Aesthetic Journal Excerpts 1975 - 1985,
Tom Ferguson, published in Art Papers,  Vol 9. No. 5. September/October 1985

(one can readily see from these writings why Eckhart Tolle so appealed to me, once I discovered his teachings. Kinda fun to review these entries groping for insight, stumbling on it now and then, veering off in the wrong direction, not quite getting it consistently)

(The article had visuals to track the evolution of my paintings, more detailed here on the site.)

The Greeks, for all their brilliance, were not ready to build a just society. Instead they constructed architectural, artistic and philosophical edifices which have dominated the West for centuries. So today, for all our technological achievement, those who beg us to consider a just world as worthy of our energy are swamped by a stupid insistence on nuclear weapons, more weapons and now “star wars”. The Greek Gods groan. At least the temples were majestic. Their beauty was perhaps lost on the poor slaves expended in construction, just as we are offered as sacrifice to myopic megalomania.

Of the ideological strains in Abstract Expressionism, I identify with the existential – painting as series of decisions, record of action, arena where authenticity is sought and Zen contact – painting as means to self-in-the-world. The painting as object, as color organization, as itself – these more minimal factors also attract, as do conceptual isssues. Subject is one means to incorporate issues that interest me. Color/impasto is one means to assert the surface, not indiscriminately but in passages of authentic or interesting or beautiful acts.

I make pictures. Lately they allude to a real or fictive reality beyond the painting but they do not masquerade as holographs. They balance allusion against surface, they embed reference in paint. Not that I wouldn't push illusion. Nothing is forbidden save the unauthentic. Authenticity is not a product of subject or style or medium but an un-selfconscious coming together of interest, skill and insight.

Painting speaks via a shared vocabulary of form, a vocabulary both learned and inherited. Learning may distort one's aesthetic when it dogmatically insists upon certain values and arbitrarily excludes others. Learning is on the mark when it guides to innate response to form and expands the possibilities of form and subject.

There is a double-entente peculiar to the portrait genre. The painting is and if of entity. Portraiture emphasizes and balances that surface/allusion dichotomy, each of which vies for dominance yet yields, with great pleasure, to the other.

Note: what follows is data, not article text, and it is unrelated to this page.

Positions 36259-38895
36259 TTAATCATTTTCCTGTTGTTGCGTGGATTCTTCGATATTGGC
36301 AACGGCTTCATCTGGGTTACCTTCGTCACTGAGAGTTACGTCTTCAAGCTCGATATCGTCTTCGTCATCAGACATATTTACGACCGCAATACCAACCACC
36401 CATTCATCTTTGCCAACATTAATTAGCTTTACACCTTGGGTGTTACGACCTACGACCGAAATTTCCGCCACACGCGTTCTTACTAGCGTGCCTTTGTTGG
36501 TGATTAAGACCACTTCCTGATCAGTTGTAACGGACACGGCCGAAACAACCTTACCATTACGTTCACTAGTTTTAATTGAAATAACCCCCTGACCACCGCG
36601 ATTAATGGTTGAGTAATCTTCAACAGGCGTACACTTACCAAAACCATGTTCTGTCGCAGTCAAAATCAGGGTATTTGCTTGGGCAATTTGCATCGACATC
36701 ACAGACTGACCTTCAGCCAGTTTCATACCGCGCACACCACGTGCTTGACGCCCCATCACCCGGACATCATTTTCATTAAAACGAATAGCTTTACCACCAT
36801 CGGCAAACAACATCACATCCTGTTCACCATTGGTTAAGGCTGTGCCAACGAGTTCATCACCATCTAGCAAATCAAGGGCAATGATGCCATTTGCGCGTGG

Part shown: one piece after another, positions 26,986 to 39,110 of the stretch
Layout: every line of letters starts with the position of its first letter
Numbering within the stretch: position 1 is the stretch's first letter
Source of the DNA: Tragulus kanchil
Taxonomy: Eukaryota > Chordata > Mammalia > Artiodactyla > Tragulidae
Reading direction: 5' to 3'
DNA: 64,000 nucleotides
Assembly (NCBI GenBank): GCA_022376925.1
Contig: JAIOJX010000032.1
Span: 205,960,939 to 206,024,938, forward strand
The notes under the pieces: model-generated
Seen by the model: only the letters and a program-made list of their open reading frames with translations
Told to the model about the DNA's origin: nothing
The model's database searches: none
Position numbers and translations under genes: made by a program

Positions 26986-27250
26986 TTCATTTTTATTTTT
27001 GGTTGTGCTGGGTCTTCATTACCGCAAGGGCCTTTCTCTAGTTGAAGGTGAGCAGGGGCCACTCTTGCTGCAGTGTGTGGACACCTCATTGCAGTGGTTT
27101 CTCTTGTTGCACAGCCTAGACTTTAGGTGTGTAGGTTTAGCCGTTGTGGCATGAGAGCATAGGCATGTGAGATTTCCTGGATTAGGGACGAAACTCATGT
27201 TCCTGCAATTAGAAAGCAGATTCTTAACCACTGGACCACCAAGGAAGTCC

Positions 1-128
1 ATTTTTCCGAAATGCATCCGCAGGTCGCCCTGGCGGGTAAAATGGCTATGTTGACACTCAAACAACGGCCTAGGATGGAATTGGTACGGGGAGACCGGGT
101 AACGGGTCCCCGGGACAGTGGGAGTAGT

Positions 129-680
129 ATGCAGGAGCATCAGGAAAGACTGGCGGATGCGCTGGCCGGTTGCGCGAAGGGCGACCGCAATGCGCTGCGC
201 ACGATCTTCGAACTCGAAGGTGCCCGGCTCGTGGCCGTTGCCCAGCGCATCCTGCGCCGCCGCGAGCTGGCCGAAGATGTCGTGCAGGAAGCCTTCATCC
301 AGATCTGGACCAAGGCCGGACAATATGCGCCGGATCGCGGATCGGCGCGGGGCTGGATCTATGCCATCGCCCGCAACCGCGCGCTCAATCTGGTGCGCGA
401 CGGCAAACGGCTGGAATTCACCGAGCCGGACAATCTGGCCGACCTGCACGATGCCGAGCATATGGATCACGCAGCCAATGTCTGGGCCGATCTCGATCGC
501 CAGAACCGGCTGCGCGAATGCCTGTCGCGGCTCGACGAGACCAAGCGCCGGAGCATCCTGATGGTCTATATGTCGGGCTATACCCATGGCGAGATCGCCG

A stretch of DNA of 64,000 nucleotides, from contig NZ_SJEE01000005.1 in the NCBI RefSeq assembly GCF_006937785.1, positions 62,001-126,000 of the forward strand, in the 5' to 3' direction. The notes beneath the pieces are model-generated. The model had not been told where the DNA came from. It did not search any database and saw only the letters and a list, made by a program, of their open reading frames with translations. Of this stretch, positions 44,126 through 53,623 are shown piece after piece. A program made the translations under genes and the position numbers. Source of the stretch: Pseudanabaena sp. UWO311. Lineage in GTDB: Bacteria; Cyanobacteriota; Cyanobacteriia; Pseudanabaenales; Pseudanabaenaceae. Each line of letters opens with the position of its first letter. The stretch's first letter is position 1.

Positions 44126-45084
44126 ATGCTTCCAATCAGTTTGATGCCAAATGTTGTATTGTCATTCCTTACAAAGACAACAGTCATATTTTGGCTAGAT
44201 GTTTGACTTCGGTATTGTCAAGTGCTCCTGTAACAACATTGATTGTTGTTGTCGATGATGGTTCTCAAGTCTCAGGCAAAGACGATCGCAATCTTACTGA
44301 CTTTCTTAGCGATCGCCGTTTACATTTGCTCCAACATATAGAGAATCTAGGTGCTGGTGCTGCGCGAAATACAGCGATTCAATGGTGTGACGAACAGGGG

Painting is about ideas and emotion and individual physiognomy. The face, as subject, is a convenient means to dealing with all three:

Face as Subject has individual physiognomy (character, personality), implies ideas (identity, being, situation) and emotion (feelings about identity, being, situation).

Surface has individual physiognomy (rough, smooth etc;), implies ideas (decision, skin, chaos/order, sensuality, actuality, primal consciousness) and emotion (feelings about being, time, order/chaos, sensuality, fear, awe, primal consciousness).

Color has individual physiognomy (hue, saturation, brightness) and implies ideas (polarity, contrast, harmony, dissonance) and emotion (feelings about particular color experiences i.e., attraction/ repulsion, exhilaration, nausea).

With surface, and sometimes color, I try to assert a definite presence, to underline and underlie the various preoccupations of subject. Flatness is the premise which drawing defies. Impasto short-circuits the denial and reference transpires.

An arrangement of color is analogous to an arrangement of sound. Each medium addresses its peculiar sensory organ – speaking of delight, of death, of the range of emotion and value common to homosapien.

Subject provides structure, place for color. The end remains unknown. Piano, with its 88 possibilities, is another medium for unknown ends.

Jack Burnham suggests that art-making is myth, that the artist stands at the abyss. Leap (into synchronic time) or play end-game variations of the “elborate and beautiful game.” If synchronic time is what I think it is, painting is one of the means to pursuing it. Said another way, end-game is a means to leaping.

Content Analysis

Autobio: journal entries as subject/past drng books/letters/events i.e., Partial List of the Dead/excuse to paint but also to claim significance for all things and simply as one of the objects my interest fastens on, which is guide and criterion for subject and approach, stuff from my life I appropriate for painting and so comment on this on-going process